This is part two of the “Know Your Vote” series that focuses on the proposed amendments to the Colorado Constitution. The summaries and arguments presented both for and against the following amendments come primarily from the 2008 State Ballot Information Booklet.
The booklet provides information on the 18 statewide measures on the November 4, 2008, ballot and on the judges on the ballot for retention in your area. Detailed analysis is included in the booklet on each proposed amendment and can be found online at www.state.co.us/gov_dir/leg_dir/lcsstaff/balpage.htm.
Amendment 51: State Sales Tax Increase for Services for People with Developmental Disabilities
Amendment 51 proposes increasing the state sales tax from 2.9 percent to 3.0 percent on July 1, 2009 and then raising it again to 3.1 percent in July of 2010.
The money raised would be used to pay for services for people with developmental disabilities and to help eliminate the waiting lists for services. It would also prohibit the legislature from reducing the current level of state funding for services for people with developmental disabilities and exempt the new money from state spending limits.
Based on the Colorado Legislative Council website, the official argument for the amendment states that many children and adults with developmental disabilities—and the families who care for them — are at the point of crisis because they cannot get needed services. No alternative public-sector safety net exists to provide care for them. The wait time for services can last as long as ten years. Other arguments include the fact that by spending money now, the state can reduce future costs of government services. Plus, a sales tax of one penny per $5 purchase is a small investment for the large return of providing basic services and improving the quality of life for people with developmental disabilities, such as autism, cerebral palsy, Down syndrome, or mental retardation.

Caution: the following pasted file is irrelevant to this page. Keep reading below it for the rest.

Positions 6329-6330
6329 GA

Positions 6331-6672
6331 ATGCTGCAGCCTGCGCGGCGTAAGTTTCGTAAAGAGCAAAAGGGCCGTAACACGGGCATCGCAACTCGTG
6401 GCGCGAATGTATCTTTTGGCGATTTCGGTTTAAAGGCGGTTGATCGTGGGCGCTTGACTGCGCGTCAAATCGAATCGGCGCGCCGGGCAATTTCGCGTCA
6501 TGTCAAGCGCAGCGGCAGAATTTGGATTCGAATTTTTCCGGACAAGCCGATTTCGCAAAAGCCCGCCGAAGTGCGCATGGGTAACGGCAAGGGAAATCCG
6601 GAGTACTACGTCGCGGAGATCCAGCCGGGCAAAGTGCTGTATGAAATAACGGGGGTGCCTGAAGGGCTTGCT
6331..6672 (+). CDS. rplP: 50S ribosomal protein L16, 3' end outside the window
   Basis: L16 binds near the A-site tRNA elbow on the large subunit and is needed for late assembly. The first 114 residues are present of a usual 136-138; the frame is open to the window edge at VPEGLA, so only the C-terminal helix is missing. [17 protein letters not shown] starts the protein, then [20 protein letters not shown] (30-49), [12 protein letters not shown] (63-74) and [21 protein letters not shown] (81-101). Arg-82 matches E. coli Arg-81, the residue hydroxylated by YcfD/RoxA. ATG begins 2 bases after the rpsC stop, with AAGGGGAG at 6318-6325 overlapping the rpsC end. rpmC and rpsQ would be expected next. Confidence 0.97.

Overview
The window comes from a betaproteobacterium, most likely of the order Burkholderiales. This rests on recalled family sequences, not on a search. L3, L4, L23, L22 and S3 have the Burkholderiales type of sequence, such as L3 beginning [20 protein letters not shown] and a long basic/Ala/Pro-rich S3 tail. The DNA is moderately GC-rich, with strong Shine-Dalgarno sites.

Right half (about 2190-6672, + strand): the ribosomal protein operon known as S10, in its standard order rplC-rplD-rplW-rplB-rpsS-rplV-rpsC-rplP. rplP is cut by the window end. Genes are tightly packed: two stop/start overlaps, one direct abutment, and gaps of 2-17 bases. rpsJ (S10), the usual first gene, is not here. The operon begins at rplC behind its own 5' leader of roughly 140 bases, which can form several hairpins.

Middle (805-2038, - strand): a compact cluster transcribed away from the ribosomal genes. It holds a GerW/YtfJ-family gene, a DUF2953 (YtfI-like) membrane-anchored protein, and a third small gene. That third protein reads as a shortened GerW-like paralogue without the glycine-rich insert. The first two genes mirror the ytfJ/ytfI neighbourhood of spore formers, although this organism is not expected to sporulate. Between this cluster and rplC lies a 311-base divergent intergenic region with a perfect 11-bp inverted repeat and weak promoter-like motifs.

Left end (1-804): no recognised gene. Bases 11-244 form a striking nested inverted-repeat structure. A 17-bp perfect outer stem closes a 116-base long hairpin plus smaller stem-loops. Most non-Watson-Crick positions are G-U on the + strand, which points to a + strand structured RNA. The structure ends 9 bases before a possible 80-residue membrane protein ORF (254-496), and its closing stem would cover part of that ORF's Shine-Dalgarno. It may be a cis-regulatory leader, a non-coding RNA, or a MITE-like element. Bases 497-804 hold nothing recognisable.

Arguments against the measure presented in the booklet state that raising sales taxes may hurt the state’s economy and citizens. The economy is already struggling with a weak housing market and high gas and food prices. Further, raising sales taxes burdens lower- and middle-income consumers the most because it cuts into a larger share of their income.
Reducing the waiting lists could be accomplished without raising taxes by reprioritizing how the legislature spends its money and by eliminating government inefficiencies. The state government already spends about $4 billion, or about 30 percent of state and federal operating dollars, to provide health-care-related services, and this spending grows every year.
In addition, decisions about how to spend state tax dollars are best made through an open and deliberative process that considers the needs and priorities of the entire state.
Amendment 51 permanently raises taxes without any discussion about whether the measure raises an appropriate amount of money, how the new money can be spent most effectively, or how the needs of people with developmental disabilities compare with other needs in the state
For more information, go to http://endcoloradowaitlist.org/
Amendment 52: Use of Severance Tax Revenue for Highways
This measure would require the state legislature to spend a portion of state severance tax collections for highway projects. The severance tax comes from companies that extract nonrenewable natural resources such as coal, oil, natural gas, gold and silver from the earth.
Right now, the state legislature determines how severance tax revenue is spent. Under existing statutes, it is evenly divided between local governments and state programs.
Of the half of the severance taxes spent on state programs, Amendment 52 would constitutionally limit the amount that the state legislature can spend to the prior year’s amount plus inflation (with an adjustment if severance tax collections decrease). The remaining amount of the state portion must be used to construct and maintain highways, with priority given to relieving congestion on Interstate 70.
The argument for the amendment states this is a way to ensure highway improvements without a tax increase. Amendment 52 increases funding for highways by an estimated $225 million over the next four years without raising taxes. Amendment 52 creates a permanent revenue stream for highway projects, with emphasis on congestion relief for I-70. The recent growth in oil and gas production has resulted in severance tax revenue that far exceeds the funding requirements of the state programs it has traditionally supported. The money available for state programs has grown from $8 million to over $100 million in the past few years, and is expected to continue to grow.